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What's at stake in the House?

Editor's note: Producer Mike Viqueira, who covers the House of Representatives for NBC News, contributed the following to our sister blog First Read. It's too good not to post here, as well. But just a reminder that you can get your political blog fix any time at www.FirstRead.MSNBC.com.

Let's be clear about what is at stake here on Tuesday. When you're talking about holding the majority in the U.S. House, you're talking about being in utter control of everything from how, when, and what is actually debated on the floor of the chamber to what is served for lunch in the cafeteria.

"The job of the minority is to make a quorum and to draw its pay." Words spoken by House Speaker Thomas Reed in 1890 that perfectly describe the sweeping hegemony of the majority party -- and emasculation of the minority -- that is as evident today as it was 116 years ago. The majority here controls every step of the process, and when you control the process, you control the substance.


It's not too much of an overstatement to say that the most oppressed minority in America is the minority here in the "lower body." If you're a member of the party out of power -- for the last 12 years, of course, the Democrats -- you typically are not permitted to have your bills considered in committee or on the floor; you can't get your amendments debated and voted on (especially the ones that have a chance of passing); you even have to go hat in hand to the majority staff in order to get a room to meet in. In short, you take it in the neck every time. This isn't "Schoolhouse Rock" and it never has been.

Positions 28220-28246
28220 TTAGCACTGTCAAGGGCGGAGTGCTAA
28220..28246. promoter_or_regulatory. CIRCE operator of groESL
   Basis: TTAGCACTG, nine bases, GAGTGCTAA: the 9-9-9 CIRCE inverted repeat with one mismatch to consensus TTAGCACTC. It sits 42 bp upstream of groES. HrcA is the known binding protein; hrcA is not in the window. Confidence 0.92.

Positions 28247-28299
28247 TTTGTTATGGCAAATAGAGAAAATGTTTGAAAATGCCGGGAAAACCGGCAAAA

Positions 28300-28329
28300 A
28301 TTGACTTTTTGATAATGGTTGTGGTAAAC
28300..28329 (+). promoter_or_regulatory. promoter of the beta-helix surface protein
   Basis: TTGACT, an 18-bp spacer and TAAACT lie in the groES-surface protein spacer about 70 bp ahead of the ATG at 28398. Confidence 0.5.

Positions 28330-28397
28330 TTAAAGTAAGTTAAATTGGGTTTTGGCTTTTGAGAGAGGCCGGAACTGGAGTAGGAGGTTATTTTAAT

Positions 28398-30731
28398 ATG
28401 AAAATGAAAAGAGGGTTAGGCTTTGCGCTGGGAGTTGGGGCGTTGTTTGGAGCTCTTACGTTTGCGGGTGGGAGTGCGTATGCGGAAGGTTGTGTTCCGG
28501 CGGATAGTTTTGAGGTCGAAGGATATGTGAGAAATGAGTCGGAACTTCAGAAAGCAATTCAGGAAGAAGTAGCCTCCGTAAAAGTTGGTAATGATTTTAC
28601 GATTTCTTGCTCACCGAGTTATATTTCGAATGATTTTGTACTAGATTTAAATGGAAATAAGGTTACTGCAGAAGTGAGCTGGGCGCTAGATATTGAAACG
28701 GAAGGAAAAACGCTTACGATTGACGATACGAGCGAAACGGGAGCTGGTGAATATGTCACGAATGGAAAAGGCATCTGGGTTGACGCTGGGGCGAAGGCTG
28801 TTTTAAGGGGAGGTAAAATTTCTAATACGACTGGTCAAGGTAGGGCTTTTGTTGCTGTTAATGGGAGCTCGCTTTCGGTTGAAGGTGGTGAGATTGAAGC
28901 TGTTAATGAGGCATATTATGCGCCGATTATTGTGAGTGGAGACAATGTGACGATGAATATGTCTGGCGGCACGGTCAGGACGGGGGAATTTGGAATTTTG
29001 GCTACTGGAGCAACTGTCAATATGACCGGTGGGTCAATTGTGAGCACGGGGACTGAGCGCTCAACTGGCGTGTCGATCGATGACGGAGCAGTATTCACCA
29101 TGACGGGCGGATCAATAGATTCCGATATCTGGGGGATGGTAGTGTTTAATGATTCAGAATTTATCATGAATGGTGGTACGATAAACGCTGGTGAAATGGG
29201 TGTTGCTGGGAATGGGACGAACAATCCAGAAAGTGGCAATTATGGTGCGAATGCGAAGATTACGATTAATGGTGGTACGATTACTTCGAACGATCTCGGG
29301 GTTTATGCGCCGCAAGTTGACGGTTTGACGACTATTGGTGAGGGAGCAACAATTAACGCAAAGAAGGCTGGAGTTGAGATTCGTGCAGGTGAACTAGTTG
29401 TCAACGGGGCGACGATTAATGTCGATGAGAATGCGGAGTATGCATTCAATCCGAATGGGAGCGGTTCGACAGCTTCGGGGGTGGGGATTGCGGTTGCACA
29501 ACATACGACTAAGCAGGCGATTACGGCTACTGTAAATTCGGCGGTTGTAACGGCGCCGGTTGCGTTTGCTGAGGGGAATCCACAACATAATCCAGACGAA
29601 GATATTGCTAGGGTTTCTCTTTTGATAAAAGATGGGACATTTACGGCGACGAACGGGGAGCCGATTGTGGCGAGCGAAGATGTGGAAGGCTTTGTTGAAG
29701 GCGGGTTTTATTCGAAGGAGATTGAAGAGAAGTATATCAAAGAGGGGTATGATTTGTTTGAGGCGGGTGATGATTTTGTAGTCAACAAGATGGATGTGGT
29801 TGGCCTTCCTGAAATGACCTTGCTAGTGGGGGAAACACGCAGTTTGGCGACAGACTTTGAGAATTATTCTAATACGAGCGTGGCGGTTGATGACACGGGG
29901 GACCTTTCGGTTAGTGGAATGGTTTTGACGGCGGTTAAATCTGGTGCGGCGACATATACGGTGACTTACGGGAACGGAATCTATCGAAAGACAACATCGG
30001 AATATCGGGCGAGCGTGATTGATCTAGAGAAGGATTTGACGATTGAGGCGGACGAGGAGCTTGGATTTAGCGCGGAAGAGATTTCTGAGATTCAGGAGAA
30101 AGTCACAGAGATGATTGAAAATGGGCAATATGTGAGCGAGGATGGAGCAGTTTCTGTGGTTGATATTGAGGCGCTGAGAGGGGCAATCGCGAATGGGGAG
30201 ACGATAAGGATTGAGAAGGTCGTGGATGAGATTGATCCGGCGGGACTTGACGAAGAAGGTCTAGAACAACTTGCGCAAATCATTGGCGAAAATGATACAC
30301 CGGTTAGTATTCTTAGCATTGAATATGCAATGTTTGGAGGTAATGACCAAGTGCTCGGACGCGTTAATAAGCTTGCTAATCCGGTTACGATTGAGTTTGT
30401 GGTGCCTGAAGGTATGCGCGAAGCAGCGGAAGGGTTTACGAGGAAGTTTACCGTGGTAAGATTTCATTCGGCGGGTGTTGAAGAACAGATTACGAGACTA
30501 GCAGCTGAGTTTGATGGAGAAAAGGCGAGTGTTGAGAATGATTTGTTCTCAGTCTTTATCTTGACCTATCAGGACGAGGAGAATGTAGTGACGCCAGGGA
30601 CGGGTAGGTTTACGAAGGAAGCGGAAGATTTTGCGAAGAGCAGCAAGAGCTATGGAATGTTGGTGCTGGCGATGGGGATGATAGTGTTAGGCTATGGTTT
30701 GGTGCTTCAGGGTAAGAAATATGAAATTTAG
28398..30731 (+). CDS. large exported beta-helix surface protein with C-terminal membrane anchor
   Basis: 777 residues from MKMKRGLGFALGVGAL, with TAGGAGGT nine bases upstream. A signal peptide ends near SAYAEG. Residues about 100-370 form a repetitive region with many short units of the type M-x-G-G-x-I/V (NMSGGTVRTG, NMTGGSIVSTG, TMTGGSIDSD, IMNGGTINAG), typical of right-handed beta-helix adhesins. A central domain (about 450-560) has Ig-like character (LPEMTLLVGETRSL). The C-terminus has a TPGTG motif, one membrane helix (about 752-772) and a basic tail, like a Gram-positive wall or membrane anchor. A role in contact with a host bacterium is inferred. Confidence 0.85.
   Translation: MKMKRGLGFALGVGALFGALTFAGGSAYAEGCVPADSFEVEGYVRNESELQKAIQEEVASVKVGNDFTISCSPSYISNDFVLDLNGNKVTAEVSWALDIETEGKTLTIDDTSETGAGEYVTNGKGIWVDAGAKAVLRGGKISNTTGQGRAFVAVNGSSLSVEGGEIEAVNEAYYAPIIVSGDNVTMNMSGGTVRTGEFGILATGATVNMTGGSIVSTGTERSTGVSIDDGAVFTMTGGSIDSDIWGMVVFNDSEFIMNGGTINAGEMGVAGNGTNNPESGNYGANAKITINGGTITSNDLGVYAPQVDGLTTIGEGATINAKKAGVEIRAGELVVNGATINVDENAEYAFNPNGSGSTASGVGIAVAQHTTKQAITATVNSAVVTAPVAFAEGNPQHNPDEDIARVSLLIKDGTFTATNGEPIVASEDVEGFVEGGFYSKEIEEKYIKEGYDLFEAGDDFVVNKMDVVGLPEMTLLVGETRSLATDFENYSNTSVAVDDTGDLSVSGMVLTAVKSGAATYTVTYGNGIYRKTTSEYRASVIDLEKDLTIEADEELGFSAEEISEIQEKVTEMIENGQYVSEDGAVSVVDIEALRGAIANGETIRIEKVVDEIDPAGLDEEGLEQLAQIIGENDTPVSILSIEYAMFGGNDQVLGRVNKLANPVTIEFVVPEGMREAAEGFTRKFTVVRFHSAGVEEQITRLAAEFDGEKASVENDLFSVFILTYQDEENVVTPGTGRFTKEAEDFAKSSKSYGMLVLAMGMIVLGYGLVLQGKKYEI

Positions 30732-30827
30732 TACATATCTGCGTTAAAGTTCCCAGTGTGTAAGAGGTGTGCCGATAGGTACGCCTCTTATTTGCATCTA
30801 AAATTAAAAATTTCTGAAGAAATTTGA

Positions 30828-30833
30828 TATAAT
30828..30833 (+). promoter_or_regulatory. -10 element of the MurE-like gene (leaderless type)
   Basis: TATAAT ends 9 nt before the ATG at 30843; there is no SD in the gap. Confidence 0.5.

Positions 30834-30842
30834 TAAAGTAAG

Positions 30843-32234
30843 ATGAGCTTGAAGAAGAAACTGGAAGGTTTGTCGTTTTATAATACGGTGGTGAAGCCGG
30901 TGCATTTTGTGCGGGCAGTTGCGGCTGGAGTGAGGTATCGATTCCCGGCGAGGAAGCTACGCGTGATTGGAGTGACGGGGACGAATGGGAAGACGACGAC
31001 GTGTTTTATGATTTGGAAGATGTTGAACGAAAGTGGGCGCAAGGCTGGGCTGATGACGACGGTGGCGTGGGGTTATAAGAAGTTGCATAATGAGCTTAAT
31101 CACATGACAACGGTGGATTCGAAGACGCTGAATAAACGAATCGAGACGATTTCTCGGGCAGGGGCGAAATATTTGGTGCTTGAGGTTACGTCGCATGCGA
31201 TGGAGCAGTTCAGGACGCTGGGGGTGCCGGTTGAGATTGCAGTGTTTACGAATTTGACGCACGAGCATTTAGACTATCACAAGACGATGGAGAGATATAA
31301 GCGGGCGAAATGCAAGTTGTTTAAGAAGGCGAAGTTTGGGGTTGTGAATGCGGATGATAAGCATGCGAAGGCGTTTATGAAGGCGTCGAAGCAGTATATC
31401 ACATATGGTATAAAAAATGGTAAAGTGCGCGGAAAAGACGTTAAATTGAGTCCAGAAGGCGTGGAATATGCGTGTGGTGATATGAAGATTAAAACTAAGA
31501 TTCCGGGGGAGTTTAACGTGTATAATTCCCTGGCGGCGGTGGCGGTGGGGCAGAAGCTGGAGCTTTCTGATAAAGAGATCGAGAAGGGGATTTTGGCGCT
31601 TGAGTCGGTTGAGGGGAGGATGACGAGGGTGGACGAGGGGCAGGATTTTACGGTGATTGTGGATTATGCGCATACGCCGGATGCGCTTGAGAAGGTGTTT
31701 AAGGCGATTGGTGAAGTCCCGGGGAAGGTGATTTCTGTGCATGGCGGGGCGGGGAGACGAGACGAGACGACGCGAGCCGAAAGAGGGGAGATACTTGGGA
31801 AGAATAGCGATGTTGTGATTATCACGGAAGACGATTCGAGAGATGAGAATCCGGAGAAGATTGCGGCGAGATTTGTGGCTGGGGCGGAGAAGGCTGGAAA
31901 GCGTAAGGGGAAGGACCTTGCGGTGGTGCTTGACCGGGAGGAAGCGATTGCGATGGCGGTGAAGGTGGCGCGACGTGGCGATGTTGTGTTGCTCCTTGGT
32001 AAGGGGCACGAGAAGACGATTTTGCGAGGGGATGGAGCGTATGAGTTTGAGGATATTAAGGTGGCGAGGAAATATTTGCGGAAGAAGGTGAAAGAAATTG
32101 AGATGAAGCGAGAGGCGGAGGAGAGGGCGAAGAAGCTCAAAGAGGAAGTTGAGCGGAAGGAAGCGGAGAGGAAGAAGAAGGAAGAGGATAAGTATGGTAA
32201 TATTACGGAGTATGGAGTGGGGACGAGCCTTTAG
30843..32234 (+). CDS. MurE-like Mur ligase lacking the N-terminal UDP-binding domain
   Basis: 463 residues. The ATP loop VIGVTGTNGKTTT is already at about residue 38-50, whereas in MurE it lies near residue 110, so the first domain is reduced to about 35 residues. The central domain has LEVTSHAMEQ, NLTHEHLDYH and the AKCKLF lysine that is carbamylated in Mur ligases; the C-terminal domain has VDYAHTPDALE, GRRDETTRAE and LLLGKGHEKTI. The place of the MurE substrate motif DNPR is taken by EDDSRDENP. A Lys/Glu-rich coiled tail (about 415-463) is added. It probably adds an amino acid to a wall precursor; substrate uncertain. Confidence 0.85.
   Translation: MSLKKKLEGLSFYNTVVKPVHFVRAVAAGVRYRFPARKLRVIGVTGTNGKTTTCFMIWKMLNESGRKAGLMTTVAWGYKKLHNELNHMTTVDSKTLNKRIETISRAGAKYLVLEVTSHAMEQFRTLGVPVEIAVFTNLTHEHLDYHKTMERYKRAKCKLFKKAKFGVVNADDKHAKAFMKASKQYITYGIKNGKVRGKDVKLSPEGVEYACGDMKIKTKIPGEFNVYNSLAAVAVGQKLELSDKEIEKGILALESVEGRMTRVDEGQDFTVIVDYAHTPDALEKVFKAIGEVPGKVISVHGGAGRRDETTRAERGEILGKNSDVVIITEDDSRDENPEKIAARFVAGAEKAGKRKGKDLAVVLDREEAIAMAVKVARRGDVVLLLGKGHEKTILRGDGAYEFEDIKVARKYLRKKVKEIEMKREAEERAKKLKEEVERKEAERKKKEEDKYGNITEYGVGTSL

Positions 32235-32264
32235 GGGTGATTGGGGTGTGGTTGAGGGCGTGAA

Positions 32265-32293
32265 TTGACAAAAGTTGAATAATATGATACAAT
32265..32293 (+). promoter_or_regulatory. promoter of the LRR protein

It's been this way since the time of Henry Clay, and through the years it has more or less held true regardless of which party is running the place. The Senate, where any one random member can raise his hand to object and gum up everything, is a completely different animal. But the House was designed to be more responsive to public sentiment (though the Founders were against the idea of a two-party system in Congress (Federalist #10, if you really care), and over time the majority has established rules and procedures that make it easy to exercise its will and run roughshod over those out of power. It's what the legislative geeks call a "majoritarian institution."

Yes, Rep. Nancy Pelosi, Calif., has pledged to afford more rights to Republicans should Democrats take control come January 3. Just how much leeway she is willing to grant, however, might depend upon just how big a majority she holds. Tighter margins likely mean tighter controls. But whatever the case on the floor, Republicans would have minuscule staff on committees. Democrats holding the gavels would be the ones deciding what hearings to call, what oversight to conduct, and what investigations to undertake.

This is all about the House, of course, and its legislative product. The White House, and perhaps the Senate, will still be controlled by Republicans, which opens the door to an entirely different discussion about politics and strategy. We'll try that next time.